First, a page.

Donors help needy get ready for school year
BY DONNA VICKROY email@example.com August 8, 2013 8:40PM
Sophia Baer, 13, of Homer Glen, helped organize and hand out supplies during Together We Cope's annual Back-to-School program. | Donna Vickroy~Sun-Times Media
Updated: September 10, 2013 6:22AM
Gathering supplies for a new school year is an exciting end-of-summer ritual.
But when a family is struggling financially, it quickly can become a stressor, too.
Jill Kallas has six children who range in grade level from first grade to high school.
“That’s a lot of supplies,” she said.
Too many for the Tinley Park resident, who was laid off recently.
Kallas’ children were among 1,500 kids to receive new backpacks and school supply kits donated by supporters of Together We Cope, a nonprofit agency based in Tinley Park that assists families from 22 Southland communities who are in temporary crisis.
The school-supply giveaway is an annual program at the agency.
“It is totally self-sustaining,” spokeswoman Marge Seltzner said. “We sent notes to all of the people who donated over the past year and asked for $20 donations to buy school supplies.”
The response was tremendous, she said, as more than 100 people sent checks. That money was enough to buy 1,500 supply kits that included pencils, folders, markers and other necessities. A separate anonymous donation was large enough to pay for all of the backpacks,
“A lot of our donors believe education is the path for people in need,” Seltzner said. “It’s important to keep kids excited about school.”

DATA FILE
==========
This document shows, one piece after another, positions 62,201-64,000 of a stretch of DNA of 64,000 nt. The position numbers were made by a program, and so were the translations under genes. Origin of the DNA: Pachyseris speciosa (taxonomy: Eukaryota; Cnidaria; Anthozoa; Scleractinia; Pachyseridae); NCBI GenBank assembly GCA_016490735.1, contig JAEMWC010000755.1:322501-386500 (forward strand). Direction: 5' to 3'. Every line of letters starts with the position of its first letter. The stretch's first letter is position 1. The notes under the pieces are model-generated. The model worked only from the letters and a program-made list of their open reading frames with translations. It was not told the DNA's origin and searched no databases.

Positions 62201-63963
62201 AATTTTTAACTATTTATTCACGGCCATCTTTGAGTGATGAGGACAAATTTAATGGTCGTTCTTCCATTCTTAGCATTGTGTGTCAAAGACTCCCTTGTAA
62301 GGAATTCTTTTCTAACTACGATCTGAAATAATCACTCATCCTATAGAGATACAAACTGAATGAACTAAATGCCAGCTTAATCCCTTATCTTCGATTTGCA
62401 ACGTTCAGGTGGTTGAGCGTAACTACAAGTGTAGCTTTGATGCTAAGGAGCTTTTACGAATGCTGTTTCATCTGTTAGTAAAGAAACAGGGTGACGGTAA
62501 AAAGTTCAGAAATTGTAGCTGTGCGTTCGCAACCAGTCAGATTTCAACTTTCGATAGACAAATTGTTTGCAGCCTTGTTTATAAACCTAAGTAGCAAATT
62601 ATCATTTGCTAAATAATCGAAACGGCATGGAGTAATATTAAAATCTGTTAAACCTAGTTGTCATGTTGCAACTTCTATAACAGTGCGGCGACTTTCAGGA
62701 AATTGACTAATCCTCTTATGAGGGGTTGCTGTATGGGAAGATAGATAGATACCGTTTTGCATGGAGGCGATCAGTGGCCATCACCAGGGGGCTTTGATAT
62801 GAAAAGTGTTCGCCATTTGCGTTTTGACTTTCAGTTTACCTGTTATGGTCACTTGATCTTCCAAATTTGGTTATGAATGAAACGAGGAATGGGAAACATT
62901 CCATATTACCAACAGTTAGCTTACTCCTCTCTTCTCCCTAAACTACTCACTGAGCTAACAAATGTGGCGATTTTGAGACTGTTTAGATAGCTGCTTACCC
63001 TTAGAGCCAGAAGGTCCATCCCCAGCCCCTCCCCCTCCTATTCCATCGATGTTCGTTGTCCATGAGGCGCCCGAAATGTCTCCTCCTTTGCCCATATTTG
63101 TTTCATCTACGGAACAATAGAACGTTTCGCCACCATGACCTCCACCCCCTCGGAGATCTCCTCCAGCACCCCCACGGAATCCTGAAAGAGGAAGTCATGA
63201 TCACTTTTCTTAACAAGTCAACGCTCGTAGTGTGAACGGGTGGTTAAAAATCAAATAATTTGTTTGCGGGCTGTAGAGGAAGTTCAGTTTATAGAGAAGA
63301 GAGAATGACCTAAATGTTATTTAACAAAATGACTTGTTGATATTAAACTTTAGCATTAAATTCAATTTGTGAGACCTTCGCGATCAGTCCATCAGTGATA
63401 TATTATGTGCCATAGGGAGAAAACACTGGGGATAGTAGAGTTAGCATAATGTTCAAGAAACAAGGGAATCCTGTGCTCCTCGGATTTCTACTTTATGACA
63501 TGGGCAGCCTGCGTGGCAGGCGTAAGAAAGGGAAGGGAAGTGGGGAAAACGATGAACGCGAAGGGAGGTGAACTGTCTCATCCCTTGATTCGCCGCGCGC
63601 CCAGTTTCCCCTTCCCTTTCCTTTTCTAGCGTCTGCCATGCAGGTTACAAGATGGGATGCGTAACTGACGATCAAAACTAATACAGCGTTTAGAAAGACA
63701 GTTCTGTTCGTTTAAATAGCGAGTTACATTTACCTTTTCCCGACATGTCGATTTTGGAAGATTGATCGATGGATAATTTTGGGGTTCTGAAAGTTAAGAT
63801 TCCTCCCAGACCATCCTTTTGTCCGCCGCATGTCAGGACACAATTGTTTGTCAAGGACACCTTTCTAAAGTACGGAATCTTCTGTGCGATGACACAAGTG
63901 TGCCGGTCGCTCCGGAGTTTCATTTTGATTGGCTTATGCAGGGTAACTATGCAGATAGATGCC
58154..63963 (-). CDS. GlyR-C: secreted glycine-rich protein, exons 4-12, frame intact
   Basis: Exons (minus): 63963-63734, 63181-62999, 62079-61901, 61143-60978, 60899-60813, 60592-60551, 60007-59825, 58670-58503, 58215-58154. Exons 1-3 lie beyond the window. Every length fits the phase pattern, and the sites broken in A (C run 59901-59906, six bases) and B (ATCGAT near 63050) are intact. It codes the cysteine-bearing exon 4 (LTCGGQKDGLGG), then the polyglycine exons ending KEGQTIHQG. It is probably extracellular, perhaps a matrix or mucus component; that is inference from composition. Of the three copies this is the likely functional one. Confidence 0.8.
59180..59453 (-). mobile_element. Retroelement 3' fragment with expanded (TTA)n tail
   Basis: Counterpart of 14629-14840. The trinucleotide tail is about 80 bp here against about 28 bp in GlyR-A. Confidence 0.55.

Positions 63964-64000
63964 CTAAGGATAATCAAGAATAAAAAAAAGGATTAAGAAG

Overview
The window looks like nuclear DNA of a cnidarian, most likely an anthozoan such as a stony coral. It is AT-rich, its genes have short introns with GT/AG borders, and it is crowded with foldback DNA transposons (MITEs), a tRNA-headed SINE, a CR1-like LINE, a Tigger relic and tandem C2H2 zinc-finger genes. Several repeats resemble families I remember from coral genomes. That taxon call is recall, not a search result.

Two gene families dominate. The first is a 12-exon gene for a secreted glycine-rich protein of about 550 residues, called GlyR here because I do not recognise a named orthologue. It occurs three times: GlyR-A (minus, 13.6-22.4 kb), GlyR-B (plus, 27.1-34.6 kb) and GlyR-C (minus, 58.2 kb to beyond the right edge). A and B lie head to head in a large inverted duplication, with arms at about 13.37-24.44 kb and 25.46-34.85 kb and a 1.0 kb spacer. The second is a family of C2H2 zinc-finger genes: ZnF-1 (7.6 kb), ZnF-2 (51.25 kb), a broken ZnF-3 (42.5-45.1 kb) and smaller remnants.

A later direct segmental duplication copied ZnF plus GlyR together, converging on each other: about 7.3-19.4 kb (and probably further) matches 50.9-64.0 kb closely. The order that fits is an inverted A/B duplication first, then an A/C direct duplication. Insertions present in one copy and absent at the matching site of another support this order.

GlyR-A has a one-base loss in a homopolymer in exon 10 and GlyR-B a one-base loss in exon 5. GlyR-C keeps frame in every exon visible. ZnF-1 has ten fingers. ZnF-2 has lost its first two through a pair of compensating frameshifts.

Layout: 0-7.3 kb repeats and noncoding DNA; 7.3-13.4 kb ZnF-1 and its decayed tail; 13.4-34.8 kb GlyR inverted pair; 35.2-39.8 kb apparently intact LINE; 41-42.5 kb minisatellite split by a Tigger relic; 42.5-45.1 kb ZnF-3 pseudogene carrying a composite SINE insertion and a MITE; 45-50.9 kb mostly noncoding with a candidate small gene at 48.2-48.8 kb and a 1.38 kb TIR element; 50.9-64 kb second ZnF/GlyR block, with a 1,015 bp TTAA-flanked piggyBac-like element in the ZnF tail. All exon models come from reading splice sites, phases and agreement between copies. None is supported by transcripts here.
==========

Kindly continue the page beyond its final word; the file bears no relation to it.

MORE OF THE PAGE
Jo Ann Hillblom, of Mokena, was among the many volunteers who helped organize and hand out the supplies.
“Back-to-school is such an important time for families,” she said. “If I couldn’t give my kids the supplies they needed, I’d be devastated. Kids just expect mom and dad to supply things.”
Hillblom has been volunteering at Together We Cope for more than two years.
“Why do I do it? Because there is such a need,” she said.
She recalled one woman who recently brought her small daughter into the agency’s food pantry just before closing time.
“When the little girl, I think she was about 4, walked into the room she said, ‘Look, Mommy — food,’ ” Hillblom said. “These people are not numbers, they are people, people who live right here in our community.”
Sophia Baer, 13, of Homer Glen, also helped to hand out supplies. She carefully considered each of the request forms, which included grade-level and gender information on the recipients, when choosing the color of a backpack or lunch box.
“I try to think, if I were that kid, what would I like,” she said.
Josh White, 15, a student at Sandburg High School, volunteered to help because he’s trying to amass 125 hours of community service to put him in the running for his school’s President Award. He’s also volunteered at Lake Katherine Nature Preserve in Palos Heights and at the Orland Township office.
“It looks good for college, and it always makes you feel better about yourself,” Josh said. “Yesterday, a girl got a backpack and walked back here to say thank you to us volunteers. It made me feel really good.”
Kallas walked into Together We Cope on Wednesday, accompanied by her 6-year-old son, Vincent. She walked out, teary eyed, with backpacks and supply kits for each of her children.
“This means the world to me,” she said. “It means the world to my kids, too.”
Together We Cope, 17010 Oak Park Ave., also is taking donations for next year’s back-to-school campaign. For more information, visit togetherwecope.com or call (708) 633-5040.